Senegal to Santiago de Cuba

October Playlist Highlights

Song (iTunes)

Artist

Category

Origin

Babalu Aye  Brisas del Palmar Traditional Cuba
Siboney Brisas del Palmar Traditional Cuba
La Cita Brisas del Palmar Traditional Cuba
Xam Sa Bop Africando Salsa Senegal
Bouré Yayé Diama  Africando Salsa Fusion Sengal
Xalass Xalass

Africando

Cha Cha Cha

Sengal

Qué Grande Es el Amor

Ramón Cordero, Edilio Paredes

Bachata

Dominican Rep.

No Puedo Seguir Así 

Kla-v2

Bachata

USA

Abusadora 

Wilfrido Vargas

Merengue

Dominican Rep.

Continua Assim 

Don Kikas

Kizomba

Angola

 

Africando – Viva Africando

Get out your dancing shoes, Africando has just released a brand new album and it’s awesome!  Up until September of this year the band from Senegal known as Africando had released 7 full length albums with the most recent being Ketukuba, released in 2006.   The 7 year drought without new Africando material came to an end a couple of weeks ago with the release of the band’s 8th album Viva Africando.  It’s got all new material including some amazing salsas,  cha-cha-chas and afro-salsa fusions along with guest performances by the likes of Santana and the Spanish Harlem Orchestra.  And talk about being a truly international recording.  All told,  songs on the album are sung in 10 different languages.  There are plenty of tracks on this disk to put you in the dancing mood and to give you a sample of what I am talking about I have included some of my favourites in this weeks play list.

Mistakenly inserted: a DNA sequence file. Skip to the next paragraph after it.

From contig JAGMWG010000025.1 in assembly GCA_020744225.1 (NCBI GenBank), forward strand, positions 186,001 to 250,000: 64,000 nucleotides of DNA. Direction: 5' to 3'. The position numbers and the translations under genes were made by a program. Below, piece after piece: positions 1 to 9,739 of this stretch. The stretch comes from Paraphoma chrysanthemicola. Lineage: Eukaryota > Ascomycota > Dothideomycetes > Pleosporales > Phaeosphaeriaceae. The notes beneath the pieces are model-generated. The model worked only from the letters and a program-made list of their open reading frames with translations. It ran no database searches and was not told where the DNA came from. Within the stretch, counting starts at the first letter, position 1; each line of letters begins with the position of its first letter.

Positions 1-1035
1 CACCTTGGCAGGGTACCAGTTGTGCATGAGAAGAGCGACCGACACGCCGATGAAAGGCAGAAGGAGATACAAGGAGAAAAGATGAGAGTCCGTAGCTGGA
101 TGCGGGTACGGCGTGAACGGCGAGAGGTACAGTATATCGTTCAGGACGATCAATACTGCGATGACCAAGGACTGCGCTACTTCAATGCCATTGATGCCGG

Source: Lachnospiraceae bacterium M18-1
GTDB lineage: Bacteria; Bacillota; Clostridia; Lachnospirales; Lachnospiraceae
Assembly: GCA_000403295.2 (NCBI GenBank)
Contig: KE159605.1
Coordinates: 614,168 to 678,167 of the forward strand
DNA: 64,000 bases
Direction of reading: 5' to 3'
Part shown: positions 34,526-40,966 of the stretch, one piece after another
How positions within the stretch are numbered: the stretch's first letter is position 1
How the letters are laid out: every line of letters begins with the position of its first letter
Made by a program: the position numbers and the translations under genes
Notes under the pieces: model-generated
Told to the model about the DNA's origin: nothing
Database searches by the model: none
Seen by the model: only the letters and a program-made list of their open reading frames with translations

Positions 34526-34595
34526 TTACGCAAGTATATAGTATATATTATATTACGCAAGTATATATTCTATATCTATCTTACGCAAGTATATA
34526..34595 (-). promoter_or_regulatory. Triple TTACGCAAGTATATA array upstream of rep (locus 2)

Brisas del Palmar -Santiago en Suños